(clicking on the image will take you to the cello music played throughout this audiobook.)
You can fill up every spare scrap of land with graves, can turn every park and football field and yard with a graveyard and it will still not account for the dead. There are the dead among the living…musings from Kenan.
The Cellist of Sarajevo was an audiobook I checked out from our public library. What was simply the most enjoyable part of listening to this story was the cello music the reader was greeted with at the start of the CD, during some chapter breaks and at the closing of each CD. It was filled with melancholy, yet was utterly beautiful as well. It thrilled me to listen this story in audiobook format.
However, I can’t say the narration was as beautiful as the music. While Gareth Armstrong does a fabulous job of pronouncing the city and street names, his narration was extremely British, overly theatrical and if I can aptly get the point across, it seemed superior and perhaps condescending. I longed for a Yugo reader! Mr. Armstrong often read like he was performing Shakespeare on stage and it just did not suit this story, in my opinion. The person that most often came to my mind as one I would love to have read this one was Goran Visnjic. But alas, I understood the issue many, many would have if this had been the selected narrator. Goran is Croatian.
To honour the 22 people killed while trying to buy bread the cello player will sit in the market place for 22 days, and play his cello. The cello player is the only connection between the three main characters from whom this story is told. His presence is simply that – a presence – and may perhaps be considered symbolic much how the girl in the road coat appears in the film, Schindler’s List.
Kenan: We first hear from Kenan and the struggles in adapting to the circumstances of life during this time of war. “The men in the hills” have cut off their water and electricity supply but one morning, Kenan discovers he has been shaving by the light working overhead. He wishes to share this excitement with his family and hurries to wake them, dreaming of a cooked-on-the-stove breakfast. Alas, before he can do so, the light flickers off once more. Each week Kenan must make a harrowing journey to the brewery to gather water for his family and his less-than-gracious elderly neighbour. Through Kenan we experience how harrowing it is to simply cross the street which now means risking sniper fire or heavy shelling in the street. He must make it through the streets and across a bridge and a bridge to get to the brewery. Kenan and his wife maintain hope while joking with one another about picking up a dozen eggs so she can make a chocolate cake, but Kenan is exhausted and so very tired of having to make this journey each week just to secure water.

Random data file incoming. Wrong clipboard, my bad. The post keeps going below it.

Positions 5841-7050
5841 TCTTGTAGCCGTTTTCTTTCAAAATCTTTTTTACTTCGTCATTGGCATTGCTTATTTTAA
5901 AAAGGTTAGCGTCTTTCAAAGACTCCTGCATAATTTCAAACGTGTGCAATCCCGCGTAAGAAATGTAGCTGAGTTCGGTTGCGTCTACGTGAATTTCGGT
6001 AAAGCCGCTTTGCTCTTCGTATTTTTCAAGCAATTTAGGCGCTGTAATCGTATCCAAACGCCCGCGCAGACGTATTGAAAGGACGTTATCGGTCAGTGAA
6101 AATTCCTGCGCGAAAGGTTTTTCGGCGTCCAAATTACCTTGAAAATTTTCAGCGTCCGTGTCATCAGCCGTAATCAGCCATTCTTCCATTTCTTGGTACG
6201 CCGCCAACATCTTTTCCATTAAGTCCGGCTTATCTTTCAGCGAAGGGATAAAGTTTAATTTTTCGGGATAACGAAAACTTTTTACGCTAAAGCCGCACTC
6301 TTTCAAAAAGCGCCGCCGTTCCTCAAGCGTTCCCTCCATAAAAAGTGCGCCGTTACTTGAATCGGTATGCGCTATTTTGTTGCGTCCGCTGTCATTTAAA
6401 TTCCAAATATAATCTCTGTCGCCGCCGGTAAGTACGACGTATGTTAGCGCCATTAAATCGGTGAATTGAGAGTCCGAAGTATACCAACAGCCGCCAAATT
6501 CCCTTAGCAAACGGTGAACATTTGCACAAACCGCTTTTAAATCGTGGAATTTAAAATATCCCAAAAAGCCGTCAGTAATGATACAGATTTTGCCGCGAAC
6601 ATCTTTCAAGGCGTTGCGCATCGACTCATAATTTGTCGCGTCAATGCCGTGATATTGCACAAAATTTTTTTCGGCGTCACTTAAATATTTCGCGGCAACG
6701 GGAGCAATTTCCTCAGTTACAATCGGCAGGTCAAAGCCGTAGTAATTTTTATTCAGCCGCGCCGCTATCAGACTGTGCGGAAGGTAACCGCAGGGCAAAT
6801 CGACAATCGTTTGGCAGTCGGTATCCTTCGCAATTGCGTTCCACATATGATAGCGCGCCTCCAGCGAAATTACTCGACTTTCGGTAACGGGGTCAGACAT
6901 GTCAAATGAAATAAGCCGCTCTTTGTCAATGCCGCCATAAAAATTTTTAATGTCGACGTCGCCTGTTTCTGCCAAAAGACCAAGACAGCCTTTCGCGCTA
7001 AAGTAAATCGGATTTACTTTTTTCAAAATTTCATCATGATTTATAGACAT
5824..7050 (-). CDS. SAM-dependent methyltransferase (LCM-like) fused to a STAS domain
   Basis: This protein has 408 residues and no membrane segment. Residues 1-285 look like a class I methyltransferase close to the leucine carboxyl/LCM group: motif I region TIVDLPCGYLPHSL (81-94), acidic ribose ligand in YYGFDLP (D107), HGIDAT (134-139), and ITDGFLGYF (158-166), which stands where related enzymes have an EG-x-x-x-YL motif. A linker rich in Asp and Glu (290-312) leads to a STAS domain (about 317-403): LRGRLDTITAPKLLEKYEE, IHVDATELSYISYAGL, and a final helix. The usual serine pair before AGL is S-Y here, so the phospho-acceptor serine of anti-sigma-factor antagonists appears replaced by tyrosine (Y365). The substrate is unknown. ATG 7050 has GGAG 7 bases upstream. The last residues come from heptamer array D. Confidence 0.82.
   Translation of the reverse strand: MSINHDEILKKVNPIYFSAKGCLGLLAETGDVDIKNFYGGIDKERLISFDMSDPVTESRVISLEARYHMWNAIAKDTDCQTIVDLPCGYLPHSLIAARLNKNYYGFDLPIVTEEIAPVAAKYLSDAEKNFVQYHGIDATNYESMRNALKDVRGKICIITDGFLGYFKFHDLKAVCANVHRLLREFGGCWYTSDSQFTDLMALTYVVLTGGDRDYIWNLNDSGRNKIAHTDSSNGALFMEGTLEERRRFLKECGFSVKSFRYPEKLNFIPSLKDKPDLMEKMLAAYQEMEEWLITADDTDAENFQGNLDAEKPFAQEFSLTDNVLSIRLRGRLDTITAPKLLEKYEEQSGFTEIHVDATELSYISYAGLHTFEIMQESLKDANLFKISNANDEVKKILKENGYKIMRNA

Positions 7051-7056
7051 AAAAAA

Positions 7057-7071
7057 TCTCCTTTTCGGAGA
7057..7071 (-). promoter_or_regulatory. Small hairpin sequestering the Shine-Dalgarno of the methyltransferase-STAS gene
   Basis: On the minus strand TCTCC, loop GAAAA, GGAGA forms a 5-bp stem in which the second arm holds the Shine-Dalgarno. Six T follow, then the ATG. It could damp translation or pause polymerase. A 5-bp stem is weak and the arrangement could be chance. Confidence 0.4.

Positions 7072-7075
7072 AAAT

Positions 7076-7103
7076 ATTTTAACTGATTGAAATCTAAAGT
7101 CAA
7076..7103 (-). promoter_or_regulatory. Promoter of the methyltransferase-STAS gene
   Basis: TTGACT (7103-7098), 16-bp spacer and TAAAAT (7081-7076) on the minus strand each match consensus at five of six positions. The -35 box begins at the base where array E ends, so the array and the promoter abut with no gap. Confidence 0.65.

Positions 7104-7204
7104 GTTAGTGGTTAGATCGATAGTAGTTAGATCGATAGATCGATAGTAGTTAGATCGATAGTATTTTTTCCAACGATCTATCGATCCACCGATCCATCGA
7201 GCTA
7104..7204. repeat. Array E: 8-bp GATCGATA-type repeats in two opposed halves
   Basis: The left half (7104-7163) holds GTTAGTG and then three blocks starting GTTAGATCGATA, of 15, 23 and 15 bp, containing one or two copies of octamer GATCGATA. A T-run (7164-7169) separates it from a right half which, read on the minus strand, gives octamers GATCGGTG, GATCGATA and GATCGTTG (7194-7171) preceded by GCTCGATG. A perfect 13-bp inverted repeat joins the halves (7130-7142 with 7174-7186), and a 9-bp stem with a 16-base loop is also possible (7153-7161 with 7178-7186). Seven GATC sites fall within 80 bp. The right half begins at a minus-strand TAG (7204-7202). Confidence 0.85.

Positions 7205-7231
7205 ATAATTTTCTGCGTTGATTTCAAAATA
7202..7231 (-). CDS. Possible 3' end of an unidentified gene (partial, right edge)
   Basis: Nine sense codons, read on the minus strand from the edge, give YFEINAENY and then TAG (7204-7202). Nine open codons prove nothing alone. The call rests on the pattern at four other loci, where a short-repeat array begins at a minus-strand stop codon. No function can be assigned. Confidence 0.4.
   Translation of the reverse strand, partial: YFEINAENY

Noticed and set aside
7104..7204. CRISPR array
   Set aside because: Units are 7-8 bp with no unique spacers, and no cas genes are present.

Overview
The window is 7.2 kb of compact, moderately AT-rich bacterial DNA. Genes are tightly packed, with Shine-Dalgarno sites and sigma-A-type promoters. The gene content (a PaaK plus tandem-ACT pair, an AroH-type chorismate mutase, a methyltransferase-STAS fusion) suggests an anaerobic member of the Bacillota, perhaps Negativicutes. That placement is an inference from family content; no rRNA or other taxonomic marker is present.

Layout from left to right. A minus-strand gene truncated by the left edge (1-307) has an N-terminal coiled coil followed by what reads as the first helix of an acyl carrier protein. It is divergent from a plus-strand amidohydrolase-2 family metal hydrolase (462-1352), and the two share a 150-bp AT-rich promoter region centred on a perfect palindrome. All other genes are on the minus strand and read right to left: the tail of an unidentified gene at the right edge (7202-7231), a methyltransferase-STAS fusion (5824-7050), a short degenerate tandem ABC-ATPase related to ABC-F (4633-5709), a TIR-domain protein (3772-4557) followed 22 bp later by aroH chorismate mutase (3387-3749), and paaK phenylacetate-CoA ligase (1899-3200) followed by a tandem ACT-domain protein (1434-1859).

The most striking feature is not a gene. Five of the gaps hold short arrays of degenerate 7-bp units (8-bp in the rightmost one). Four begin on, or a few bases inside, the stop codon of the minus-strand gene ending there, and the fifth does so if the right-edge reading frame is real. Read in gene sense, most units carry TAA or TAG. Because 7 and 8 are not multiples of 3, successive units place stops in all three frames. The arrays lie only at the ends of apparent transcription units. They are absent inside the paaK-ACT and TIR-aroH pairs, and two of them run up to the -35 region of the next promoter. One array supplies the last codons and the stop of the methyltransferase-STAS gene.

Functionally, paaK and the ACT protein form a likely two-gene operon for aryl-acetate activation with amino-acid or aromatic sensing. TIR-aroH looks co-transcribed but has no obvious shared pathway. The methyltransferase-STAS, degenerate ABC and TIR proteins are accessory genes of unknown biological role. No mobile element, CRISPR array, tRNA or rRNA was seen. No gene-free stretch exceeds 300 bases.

Dragan: Dragan’s family has fled Sarajevo to Italy and he now lives with his sister and her family. Dragan has no desire to leave Sarajevo because to do so would mean relinquishing his identity and the hope that this glorious city will return to its former self. He is from Sarajevo, he is Sarajevo, and should be leave, it would mean he would cease to exist and perhaps the city he knows and loves so well would never return.
Arrow: Arrow is the only one to actually have a direct connection to the cellist. She has changed her identity and become a sniper to fight against “the men in the hills”. Her assignment is to protect the cellist from snipers and through Arrow we find there is common hope between the men in the hills, and herself, or “us”. She finds that the snipers brought in to kill the cellist do not do so, as they too sit with eyes closed mesmerized by the music. She is disgusted and ashamed at what Sarajevo has become and changed her identity until this war has come to an end. Only at the very end of her story and in the final CD does Arrow speak her true name.
The Cellist of Sarajevo written by Steven Galloway is a work of fiction. It is a story of survival and hope and how 3 separate lives endure living in Sarajevo during war. Understanding it as fiction, I realize this is not an authentic piece of non-fiction to turn to concerning historical accuracy or point of view for the events in Sarajevo. I understand that by naming “them” as “the men in the hills” and “us” as the 3 other characters, Galloway is perhaps choosing a point-of-view. However, for some, a work of fiction should not be allowed to play so loose and free with real events. I came across this review written by Walter Trkla questioning if “fiction is a license to lie” and his dismay at Galloway’s take on the war in Sarajevo. You can read that here.
Hearing the different, yet sometimes similar perspectives of this war through the eyes of Kenan, Dragan and Arrow was interesting and heartbreaking. It only begs the question always asked for this, Why?
3.5 stars for me.